How To Tell Depression to Piss Off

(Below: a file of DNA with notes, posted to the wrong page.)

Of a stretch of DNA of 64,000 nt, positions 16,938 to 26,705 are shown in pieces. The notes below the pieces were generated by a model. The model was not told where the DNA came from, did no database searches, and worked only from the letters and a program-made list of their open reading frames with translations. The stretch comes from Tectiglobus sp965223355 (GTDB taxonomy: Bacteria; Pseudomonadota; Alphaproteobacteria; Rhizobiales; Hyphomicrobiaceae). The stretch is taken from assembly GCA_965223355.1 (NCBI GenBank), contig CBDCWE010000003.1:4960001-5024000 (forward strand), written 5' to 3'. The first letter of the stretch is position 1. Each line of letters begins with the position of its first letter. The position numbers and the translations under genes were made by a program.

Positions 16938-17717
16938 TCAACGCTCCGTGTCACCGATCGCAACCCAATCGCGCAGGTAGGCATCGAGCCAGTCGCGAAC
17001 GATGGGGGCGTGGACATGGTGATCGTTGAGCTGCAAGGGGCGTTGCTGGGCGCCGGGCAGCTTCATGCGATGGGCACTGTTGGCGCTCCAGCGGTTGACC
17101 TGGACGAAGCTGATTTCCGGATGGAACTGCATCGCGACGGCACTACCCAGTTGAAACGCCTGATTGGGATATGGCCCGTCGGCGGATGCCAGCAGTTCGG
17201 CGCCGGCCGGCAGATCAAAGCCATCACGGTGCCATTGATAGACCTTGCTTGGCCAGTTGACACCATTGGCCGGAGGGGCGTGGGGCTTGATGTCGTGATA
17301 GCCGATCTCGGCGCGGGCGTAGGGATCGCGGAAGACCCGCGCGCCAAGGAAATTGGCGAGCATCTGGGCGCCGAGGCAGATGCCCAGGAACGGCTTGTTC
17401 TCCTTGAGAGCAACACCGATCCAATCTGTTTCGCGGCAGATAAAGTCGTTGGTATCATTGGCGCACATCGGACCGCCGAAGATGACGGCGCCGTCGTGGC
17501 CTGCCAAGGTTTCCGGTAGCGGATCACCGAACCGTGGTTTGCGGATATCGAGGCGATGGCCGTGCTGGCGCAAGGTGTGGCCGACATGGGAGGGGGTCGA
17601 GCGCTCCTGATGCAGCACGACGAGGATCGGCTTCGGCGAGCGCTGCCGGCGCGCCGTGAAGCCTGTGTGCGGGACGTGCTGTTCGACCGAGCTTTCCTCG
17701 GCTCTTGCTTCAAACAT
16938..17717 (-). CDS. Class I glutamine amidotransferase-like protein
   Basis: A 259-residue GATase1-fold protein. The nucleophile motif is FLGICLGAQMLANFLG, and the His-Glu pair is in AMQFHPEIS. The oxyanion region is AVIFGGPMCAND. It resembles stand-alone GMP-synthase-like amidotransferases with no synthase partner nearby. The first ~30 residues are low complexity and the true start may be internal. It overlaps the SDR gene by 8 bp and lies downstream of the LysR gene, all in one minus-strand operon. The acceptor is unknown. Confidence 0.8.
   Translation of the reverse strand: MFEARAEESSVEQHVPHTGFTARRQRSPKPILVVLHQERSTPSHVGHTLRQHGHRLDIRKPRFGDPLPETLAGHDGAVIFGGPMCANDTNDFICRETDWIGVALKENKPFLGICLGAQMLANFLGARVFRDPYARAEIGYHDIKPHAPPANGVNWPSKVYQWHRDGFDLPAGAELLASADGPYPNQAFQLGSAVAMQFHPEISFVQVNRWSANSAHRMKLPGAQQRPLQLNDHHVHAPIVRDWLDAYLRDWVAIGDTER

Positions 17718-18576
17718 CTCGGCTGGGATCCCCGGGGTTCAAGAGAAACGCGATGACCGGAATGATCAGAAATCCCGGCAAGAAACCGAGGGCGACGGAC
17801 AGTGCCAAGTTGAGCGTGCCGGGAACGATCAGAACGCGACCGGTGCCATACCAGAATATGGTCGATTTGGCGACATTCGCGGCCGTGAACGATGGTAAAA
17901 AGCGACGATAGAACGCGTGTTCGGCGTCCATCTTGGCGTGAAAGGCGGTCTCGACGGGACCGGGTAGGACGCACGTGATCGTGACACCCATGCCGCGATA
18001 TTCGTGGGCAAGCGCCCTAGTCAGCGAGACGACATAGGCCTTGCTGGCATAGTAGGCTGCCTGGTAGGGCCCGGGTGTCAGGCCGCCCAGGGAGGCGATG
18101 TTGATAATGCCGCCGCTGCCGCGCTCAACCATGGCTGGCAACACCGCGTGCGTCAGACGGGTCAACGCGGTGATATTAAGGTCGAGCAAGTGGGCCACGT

Depression sucks, but you don't. Trying to manage the range of symptoms that depression throws at you is like navigating the dark ocean floor when you are without a torch and don't know how to swim. How do you manage something that feels utterly unmanageable? How do you get through each day when depression is telling you you're a worthless lump of camel spleen? What you need is a guide. A really good one. You need to know what works and what to do. This book gives you 40 ways to get to a better place with depression. They are born out of the author's personal experience of clinical depression and his many years of working as a counsellor helping people with their mental health. James lives with depression and knows its lies, the traps it makes and how to dodge when it starts spitting bile in your face. Nice, eh? The ways include: - Kick your cuckoo. We don't usually encourage violence towards birds, but no cuckoos are actually harmed so don't call the RSPCA just yet. In this chapter you're encouraged to imagine your depression as an external 'thing' (no humans or animals, of course!) and that you can 'kick out', which is great fun. - Whose voice is it anyway? Spoiler alert! That nasty voice you're hearing isn't you; it's depression. The illness. When you start to recognise its voice you can start swearing back and who doesn't love a bit of swearing? - Don't listen to the lies. We all tell little lies sometimes, right? But depression is the biggest liar in the whole universe. It makes Pinocchio look like Mother Theresa. Be the lie detector to depression's fibs; call it out on its fraudulent nonsense. - Do the opposite. Depression will try to convince you to stay in bed, don't go out, don't wash, don't eat, don't phone anyone. Be Contrary Mary and do the exact opposite of what depression tells you because it never has your interests at heart. Plus, doing the opposite feels like you're a rebel, and rebels are cool (see Star Wars). At whatever point you're at with your depression, this book can help and provide some laughs along the way - hooray! - because you really need it with this bloody illness.
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